What Is Your Apostolate?
Dear Adrienne and Lance,
More than 20 years working in a very competitive corporate environment taught me many things: financial spreadsheets, earnings reports, office procedures, corporate politics and the shortest routes to the washroom and cafeteria. I learned how to write reports, speak in front of skeptical managers and sit through long meetings.
I also learned that, at the end of the day, most people just want to do a good job — and be happy. Lots of the people I worked with were happy. Some were not. You might expect that relative happiness had something to do with career success. That was my assumption.
I figured the guys in the corner offices with private secretaries, fat paychecks, limo service and membership in the Grand Poobah Club would be the happiest. Actually, some of the most unhappy people I worked with were people who had “won” at the corporate game. They had the perks and money. And there was an unspoken understanding that all this stuff should make them happy. Only occasionally did it.
As time went on, I kept a sort of mental inventory of the people I worked around and who seemed to be happy or unhappy. Although my research could hardly be called scientific, I did find patterns. And it was only after I found these patterns that I could explain why there were both very happy and very unhappy people all the way from the loading dock to the boardroom.
The people who were unhappy had tied their self-esteem to getting things. This is the attitude best exemplified by the slogan “He who dies with the most toys wins.” I really did see that carved on a paperweight in an executive’s office — and I’m afraid he believed it.
I observed people with extremely successful careers who were nevertheless miserable because the trappings of money and power proved shallow and cold. I observed people with failed careers, bitter because they didn’t get the corner office.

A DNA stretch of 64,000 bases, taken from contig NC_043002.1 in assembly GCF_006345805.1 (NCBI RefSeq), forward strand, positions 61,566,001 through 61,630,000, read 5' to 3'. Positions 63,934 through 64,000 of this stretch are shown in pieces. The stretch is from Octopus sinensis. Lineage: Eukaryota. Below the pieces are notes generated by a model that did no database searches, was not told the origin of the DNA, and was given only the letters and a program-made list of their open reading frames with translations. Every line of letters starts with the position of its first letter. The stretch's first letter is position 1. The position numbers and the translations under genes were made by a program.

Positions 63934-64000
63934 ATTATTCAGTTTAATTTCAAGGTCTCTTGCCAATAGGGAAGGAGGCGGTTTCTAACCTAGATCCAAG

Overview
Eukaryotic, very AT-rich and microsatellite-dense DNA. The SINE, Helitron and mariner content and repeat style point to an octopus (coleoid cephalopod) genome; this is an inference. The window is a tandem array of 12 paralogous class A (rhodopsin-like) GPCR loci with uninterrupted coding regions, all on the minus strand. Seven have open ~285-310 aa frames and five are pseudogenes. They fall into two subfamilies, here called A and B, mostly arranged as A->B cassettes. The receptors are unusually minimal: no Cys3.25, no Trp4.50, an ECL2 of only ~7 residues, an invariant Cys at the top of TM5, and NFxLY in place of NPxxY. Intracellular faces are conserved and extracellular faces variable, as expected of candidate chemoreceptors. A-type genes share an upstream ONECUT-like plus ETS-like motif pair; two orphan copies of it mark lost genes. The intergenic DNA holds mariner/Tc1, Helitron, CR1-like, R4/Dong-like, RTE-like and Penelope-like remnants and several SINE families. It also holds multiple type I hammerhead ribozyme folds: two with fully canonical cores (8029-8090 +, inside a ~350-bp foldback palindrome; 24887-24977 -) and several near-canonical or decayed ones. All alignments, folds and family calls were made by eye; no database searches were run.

At the other end of the spectrum were the many happy people I met. What they had in common was service to others. One, I remember, spent a couple of evenings a week coaching a girls’ volleyball team. One spent Saturdays teaching new immigrants how to speak English. A senior executive I worked with spent countless hours in volunteer work, some of it fairly menial. Oddly (or maybe not so oddly), he didn’t seem to care much about the trappings of his high office.
When I think of the times I have been happiest in my life, it has been when I’m doing something for others — not when I got a raise, was promoted to a bigger office or got a new car. No, it was when I was doing something that I believed would help other people.
I’ve seen that in the two of you. Lance, remember how excited you were, going with your school chaplain to a poor village in Mexico to paint the local church? Adrienne, remember how good you felt before Christmas when you spent the day cleaning the soup kitchen in Chicago? What you and those other happy servants were doing, we in the Catholic Church call acts of apostolate. Oh, not all of the people I worked with had our religious faith, but they had some faith, and they realized it needed to be expressed by helping others.
As you get older and move into the working world, I wish you every success. But don’t forget where you will find happiness. Don’t be surprised when I ask, “What is your apostolate?”
Jim Fair writes